Each of 11 insecticides tested as a single spray application on mature leaves of pecan [Carya illinoinensis (Wang.) K. Koch] seedlings reduced net photosynthesis (Pn) 1 day after treatment. Eight of these materials still reduced Pn 9 days after a single spray treatment; however, in a study with 5 materials, all seedlings except those treated with petroleum oil had recovered after 14 days. Recovery of leaf photosynthetic activity generally occurred more rapidly following application of wettable powder formulations than emulsifiable concentrates. Petroleum oil was the most damaging treatment with Pn of treated plants being only 60% of the untreated check 9 days after treatment; however, leaves were nearing recovery after 14 days. The influence of insecticides on pecan irregular bearing is discussed.
All yield components individually correlated with yield. However, percentage of shoots fruiting, shoot fruiting intensity, and tree fruiting intensity were not independent variables; and, in multiple regression analysis, yield correlated only with percentage of shoots fruiting and tree size. The multiple relationship gave a poor estimate of yield since, 1) percentage of shoots fruiting and their relationship to yield varied with the portion of the tree canopy sampled and 2) the relation of yield to tree size was apparently obscured by irregular bearing among individual trees. As indicators of fruitfulness, tree fruiting intensity and percentage of shoots fruiting were essentially equal. Yield variation was governed more by percentage of shoots fruiting than by shoot fruiting intensity. Nut weight varied curvilinearly with yield and nuts per tree.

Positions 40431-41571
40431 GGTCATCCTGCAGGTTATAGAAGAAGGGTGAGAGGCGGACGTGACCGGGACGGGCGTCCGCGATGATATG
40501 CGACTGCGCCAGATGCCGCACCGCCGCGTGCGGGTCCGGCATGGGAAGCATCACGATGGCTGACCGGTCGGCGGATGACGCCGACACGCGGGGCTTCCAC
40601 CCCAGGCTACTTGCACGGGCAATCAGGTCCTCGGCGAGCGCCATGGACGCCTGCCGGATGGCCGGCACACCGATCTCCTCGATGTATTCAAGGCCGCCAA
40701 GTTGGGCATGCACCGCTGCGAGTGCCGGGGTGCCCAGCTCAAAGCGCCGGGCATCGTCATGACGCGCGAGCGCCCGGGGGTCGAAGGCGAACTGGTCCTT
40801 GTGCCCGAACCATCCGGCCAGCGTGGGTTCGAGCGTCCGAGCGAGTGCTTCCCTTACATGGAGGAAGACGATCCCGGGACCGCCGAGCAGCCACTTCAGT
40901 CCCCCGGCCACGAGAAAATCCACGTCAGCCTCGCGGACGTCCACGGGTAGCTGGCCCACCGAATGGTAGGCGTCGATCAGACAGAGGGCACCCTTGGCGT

Supplemental nitrogen applications were tested to reduce irregular bearing and improve yield on drip-irrigated pecan (Caryaillinoinensis Wangenh. C. Koch. cv. Mohawk) trees planted in 1989. Treatments were: 1) no N fertilization; 2) 75 kg·ha-1 N in March; 3) 75 kg·ha-1 N in March plus 50 kg·ha-1 N in August; and 4) 75 kg·ha-1 N in March plus 50 kg·ha-1 N in October. Withholding N did not reduce July leaf N concentration compared to the other treatments until the sixth year of the study. Trees receiving N had similar July leaf N concentrations regardless of treatment throughout the study. October leaf N concentrations were unaffected by treatment, except in 2002, when withholding N suppressed leaf N compared to other treatments. The percentage of fruiting shoots was lower when supplemental N was applied in October compared to August during 2 of 6 years. Otherwise, the percentage of fruiting shoots was unaffected by treatment. Weight per nut and kernel percentage were not affected by treatment, except kernel percentage was lower during 1 year when supplemental N was applied in August compared to October. Kernel grade was usually not affected by treatment.